Seven years of neglect and waste as Qumbu hospital project sucks millions of rands

Construction continues at Nessie Knight hospital to refurbish a large part of the hospital.
Construction continues at Nessie Knight hospital to refurbish a large part of the hospital.
Image: SUPPLIED

Seven years after a R326m revamp project at Nessie Knight Hospital at Sulenkama Hospital in Qumbu was implemented, it is yet to be completed.

Construction companies either absconded or found their contracts terminated because of poor workmanship.

In written replies to DA MPL Jane Cowley on July 24, the provincial health department outlined a string of problems encountered in the course of the project.

The initial contract, for upgrading the existing building and replacing a large part of the hospital, was awarded to Khethwayo Construction at R37.6m. The contract was cancelled because of poor performance.

A total of R157.6m has been spent on infrastructure improvements, including bulk services, since 2013, according to health spokesperson Siyanda Manana.

Another construction company, SEBL Civil and Plant, absconded  in the  early stages of the project. SEBL was paid R488,962.

Camlulo Trading was  contracted at a cost of R8m to continue where SEBL left off, but the project was halted when the health department decided to build a staff housing complex at the hospital.

Construction of the staff cottages, at a cost of R105.3m, was itself  halted after complaints arose over tardy appointment of project managers, discovery of medical waste at the site, delayed removal of Eskom lines  and late payments to contractors.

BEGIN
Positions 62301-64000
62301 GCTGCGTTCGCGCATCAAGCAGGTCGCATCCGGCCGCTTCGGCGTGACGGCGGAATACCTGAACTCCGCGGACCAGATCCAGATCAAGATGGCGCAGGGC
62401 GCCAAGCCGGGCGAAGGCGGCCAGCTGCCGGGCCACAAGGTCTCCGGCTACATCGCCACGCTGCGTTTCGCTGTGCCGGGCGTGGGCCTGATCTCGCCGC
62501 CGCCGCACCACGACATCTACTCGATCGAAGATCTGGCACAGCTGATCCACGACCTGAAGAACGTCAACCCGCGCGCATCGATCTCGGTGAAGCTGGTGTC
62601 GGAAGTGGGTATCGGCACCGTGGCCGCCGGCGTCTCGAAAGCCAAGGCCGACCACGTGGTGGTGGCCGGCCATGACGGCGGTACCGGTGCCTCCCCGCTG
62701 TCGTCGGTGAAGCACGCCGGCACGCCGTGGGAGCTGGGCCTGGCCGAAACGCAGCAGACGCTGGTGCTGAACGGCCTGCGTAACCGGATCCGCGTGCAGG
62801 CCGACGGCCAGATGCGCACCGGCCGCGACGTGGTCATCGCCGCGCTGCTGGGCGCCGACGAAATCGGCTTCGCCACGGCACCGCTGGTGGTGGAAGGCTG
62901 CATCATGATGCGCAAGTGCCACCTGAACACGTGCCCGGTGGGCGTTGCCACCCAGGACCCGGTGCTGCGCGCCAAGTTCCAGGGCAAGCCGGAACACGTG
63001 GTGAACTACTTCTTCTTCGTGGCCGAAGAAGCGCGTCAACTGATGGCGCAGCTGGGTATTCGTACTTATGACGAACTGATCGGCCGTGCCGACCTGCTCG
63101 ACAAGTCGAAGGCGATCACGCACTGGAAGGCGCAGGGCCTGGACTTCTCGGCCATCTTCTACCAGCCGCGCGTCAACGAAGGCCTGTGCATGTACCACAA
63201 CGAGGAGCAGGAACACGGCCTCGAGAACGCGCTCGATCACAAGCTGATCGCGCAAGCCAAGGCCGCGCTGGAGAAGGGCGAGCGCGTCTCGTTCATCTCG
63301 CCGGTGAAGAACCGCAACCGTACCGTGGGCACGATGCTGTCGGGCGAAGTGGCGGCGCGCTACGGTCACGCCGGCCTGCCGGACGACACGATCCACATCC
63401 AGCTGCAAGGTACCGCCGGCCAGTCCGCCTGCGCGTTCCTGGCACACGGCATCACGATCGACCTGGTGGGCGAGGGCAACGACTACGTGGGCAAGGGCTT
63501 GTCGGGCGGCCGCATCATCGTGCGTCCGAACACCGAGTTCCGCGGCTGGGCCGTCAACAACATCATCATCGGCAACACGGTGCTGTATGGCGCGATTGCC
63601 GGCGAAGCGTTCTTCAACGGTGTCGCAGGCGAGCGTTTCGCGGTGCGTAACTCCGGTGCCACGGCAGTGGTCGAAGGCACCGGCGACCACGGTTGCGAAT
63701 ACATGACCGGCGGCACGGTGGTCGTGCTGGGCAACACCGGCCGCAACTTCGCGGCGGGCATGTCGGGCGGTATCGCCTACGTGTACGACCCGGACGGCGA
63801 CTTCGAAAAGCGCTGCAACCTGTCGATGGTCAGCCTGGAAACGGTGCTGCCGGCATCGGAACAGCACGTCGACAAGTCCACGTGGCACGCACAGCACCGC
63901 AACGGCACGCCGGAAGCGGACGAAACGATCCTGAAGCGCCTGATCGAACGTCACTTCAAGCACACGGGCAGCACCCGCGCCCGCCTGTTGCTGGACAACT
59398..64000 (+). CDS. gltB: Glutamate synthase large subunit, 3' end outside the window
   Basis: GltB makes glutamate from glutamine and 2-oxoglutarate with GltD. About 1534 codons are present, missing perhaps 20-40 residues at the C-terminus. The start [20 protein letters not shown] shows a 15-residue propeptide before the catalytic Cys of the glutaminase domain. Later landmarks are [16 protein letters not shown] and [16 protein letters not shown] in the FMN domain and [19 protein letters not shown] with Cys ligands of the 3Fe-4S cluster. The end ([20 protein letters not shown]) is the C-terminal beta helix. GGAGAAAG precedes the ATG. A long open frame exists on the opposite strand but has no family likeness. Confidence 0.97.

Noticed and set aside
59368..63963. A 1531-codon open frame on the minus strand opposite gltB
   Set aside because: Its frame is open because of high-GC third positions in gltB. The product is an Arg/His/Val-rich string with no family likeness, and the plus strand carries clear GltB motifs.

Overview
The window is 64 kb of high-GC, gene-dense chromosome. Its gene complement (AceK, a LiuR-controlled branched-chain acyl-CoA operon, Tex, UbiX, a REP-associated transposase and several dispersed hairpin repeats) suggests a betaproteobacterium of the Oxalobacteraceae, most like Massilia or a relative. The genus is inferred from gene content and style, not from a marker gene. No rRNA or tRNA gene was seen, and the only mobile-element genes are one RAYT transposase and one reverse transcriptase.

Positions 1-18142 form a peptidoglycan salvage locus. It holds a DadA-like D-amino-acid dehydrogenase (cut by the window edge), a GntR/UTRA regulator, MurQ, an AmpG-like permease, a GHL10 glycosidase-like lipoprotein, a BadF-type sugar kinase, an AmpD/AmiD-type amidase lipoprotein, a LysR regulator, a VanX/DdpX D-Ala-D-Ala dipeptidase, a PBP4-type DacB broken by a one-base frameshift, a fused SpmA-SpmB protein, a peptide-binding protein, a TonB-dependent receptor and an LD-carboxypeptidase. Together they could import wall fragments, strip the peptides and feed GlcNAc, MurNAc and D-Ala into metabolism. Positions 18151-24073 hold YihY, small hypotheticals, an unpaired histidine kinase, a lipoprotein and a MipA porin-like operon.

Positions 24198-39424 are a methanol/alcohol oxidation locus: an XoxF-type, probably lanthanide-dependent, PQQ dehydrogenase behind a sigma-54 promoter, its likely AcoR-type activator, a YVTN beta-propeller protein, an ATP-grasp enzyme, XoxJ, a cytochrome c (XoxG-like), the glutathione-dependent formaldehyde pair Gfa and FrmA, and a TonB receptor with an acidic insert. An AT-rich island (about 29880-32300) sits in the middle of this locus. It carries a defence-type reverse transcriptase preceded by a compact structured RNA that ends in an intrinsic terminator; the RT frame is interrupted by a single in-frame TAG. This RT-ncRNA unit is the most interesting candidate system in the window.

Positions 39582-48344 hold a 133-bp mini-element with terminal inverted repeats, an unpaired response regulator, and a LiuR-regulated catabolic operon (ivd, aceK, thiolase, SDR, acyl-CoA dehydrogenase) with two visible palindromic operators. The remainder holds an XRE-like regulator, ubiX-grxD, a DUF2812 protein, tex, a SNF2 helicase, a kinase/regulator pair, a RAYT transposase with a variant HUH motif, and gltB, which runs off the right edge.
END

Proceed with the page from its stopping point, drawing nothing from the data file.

The R105m for staff cottages was paid to Amanz' Abantu. Progress in this project was 93% complete at the end of July.

However, Cowley's ire was raised by the procurement of a replacement contractor to revamp the main hospital at an estimated cost of R41.4m. Work is set to start in November.

This week the public protector in the Eastern Cape launched an investigation into why SEBL Civil and Plant absconded  and patients were housed in a dilapidated building, among other matters.

The Dispatch called the landline and cellphone number for the company and both rang unanswered. A message sent to the cellphone number was not responded to.

During a visit to the hospital last week, deputy public protector Kholeka Gcaleka said the hospital building was not a conducive environment for staff to provide effective service.

Gcaleka's spokesperson, Oupa Segalwe, said her observations  included paint  peeling off cracked walls, broken washing machines, torn linen and ablution facilities shared by men and women.

He said staff at the facility “reported PPE, pool vehicle and water shortages”.

Segalwe said all  departments responsible for the hospital would be contacted during the investigation.

Thami Makuzeni, Eastern Cape manager for the Public Servants Association, said the association strongly condemned the “lack of accountability” within the provincial health department.

There was clearly no proper due diligence on the side of  hospital management, despite being entrusted with the fiduciary duty of administering the public finance

“There was clearly no proper due diligence on the side of  hospital management, despite being entrusted with the fiduciary duty of administering the public finance,” Makuzeni said.

Cowley said the health department needed to be held accountable.

“It is really unacceptable that this blatant abuse of budget is swept under the carpet, particularly as our citizens now cannot access decent healthcare or services at the facility,” she said.

The public works department's assistant director of communications, Siphokazi Ncanywa, told the Dispatch a contractor was on site “to do refurbishments at the male ward, female ward, TB ward and Umhlobo building”.

Manana told the Dispatch a hospital upgrade was supposed to follow after bulk services were installed. “However, this could not be implemented due to the department’s budgetary constraints, and as a result a rationalised Phase 4 was conceived”.

“This was meant to be a short-term intervention to address urgent maintenance needs of the hospital to enhance its operations,” he said.


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